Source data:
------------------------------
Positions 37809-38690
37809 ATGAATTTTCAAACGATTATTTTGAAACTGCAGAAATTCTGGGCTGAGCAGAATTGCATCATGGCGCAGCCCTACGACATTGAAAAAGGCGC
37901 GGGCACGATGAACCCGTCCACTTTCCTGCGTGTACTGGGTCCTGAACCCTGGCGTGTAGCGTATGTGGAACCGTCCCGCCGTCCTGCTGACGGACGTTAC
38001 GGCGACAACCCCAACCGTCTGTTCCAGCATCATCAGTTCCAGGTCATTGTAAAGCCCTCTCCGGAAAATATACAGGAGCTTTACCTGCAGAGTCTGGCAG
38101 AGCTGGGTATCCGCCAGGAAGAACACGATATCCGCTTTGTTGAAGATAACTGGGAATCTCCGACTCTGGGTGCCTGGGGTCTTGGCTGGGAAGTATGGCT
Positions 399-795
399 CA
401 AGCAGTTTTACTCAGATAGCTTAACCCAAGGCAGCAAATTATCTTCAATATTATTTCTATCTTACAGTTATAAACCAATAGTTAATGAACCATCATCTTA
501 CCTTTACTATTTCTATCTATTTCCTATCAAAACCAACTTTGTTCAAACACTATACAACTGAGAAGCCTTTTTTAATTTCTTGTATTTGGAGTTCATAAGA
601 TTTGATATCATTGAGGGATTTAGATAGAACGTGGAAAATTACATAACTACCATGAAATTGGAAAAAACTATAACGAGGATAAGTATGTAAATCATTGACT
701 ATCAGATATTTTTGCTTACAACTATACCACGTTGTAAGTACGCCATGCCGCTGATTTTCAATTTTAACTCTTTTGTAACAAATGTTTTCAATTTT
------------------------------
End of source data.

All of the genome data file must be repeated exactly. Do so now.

Positions 37809-38690
37809 ATGAATTTTCAAACGATTATTTTGAAACTGCAGAAATTCTGGGCTGAGCAGAATTGCATCATGGCGCAGCCCTACGACATTGAAAAAGGCGC
37901 GGGCACGATGAACCCGTCCACTTTCCTGCGTGTACTGGGTCCTGAACCCTGGCGTGTAGCGTATGTGGAACCGTCCCGCCGTCCTGCTGACGGACGTTAC
38001 GGCGACAACCCCAACCGTCTGTTCCAGCATCATCAGTTCCAGGTCATTGTAAAGCCCTCTCCGGAAAATATACAGGAGCTTTACCTGCAGAGTCTGGCAG
38101 AGCTGGGTATCCGCCAGGAAGAACACGATATCCGCTTTGTTGAAGATAACTGGGAATCTCCGACTCTGGGTGCCTGGGGTCTTGGCTGGGAAGTATGGCT
Positions 399-795
399 CA
401 AGCAGTTTTACTCAGATAGCTTAACCCAAGGCAGCAAATTATCTTCAATATTATTTCTATCTTACAGTTATAAACCAATAGTTAATGAACCATCATCTTA
501 CCTTTACTATTTCTATCTATTTCCTATCAAAACCAACTTTGTTCAAACACTATACAACTGAGAAGCCTTTTTTAATTTCTTGTATTTGGAGTTCATAAGA
601 TTTGATATCATTGAGGGATTTAGATAGAACGTGGAAAATTACATAACTACCATGAAATTGGAAAAAACTATAACGAGGATAAGTATGTAAATCATTGACT
701 ATCAGATATTTTTGCTTACAACTATACCACGTTGTAAGTACGCCATGCCGCTGATTTTCAATTTTAACTCTTTTGTAACAAATGTTTTCAATTTT